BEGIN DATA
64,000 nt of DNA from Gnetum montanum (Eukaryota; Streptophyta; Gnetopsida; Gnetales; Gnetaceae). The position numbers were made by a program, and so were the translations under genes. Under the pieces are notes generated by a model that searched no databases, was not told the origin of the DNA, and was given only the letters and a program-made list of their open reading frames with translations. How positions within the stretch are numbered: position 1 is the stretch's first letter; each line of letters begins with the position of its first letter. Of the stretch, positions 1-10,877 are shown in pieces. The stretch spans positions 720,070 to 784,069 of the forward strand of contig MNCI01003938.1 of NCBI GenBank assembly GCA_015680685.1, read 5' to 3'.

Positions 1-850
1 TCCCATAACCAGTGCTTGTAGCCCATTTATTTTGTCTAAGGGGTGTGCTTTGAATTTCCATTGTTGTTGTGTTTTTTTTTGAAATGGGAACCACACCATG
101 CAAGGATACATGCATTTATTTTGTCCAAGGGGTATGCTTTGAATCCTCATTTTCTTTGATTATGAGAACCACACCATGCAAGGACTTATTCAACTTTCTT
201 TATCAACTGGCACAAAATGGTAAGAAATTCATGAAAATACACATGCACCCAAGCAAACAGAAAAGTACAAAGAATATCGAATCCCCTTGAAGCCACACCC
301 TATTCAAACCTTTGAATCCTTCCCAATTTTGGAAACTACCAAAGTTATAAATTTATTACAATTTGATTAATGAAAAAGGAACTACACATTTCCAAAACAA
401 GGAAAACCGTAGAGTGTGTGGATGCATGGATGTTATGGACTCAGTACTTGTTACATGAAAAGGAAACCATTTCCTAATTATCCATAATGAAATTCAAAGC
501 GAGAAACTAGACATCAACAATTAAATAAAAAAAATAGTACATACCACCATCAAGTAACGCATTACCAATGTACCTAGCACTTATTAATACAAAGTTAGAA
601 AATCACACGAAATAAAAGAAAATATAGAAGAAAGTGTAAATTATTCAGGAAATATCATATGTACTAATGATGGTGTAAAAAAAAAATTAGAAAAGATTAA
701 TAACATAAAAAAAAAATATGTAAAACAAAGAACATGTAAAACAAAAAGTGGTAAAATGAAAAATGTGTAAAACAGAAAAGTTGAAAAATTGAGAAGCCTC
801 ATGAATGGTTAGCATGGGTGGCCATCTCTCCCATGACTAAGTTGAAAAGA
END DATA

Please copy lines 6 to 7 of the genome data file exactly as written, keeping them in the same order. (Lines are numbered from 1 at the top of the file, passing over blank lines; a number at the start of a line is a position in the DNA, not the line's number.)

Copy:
301 TATTCAAACCTTTGAATCCTTCCCAATTTTGGAAACTACCAAAGTTATAAATTTATTACAATTTGATTAATGAAAAAGGAACTACACATTTCCAAAACAA
401 GGAAAACCGTAGAGTGTGTGGATGCATGGATGTTATGGACTCAGTACTTGTTACATGAAAAGGAAACCATTTCCTAATTATCCATAATGAAATTCAAAGC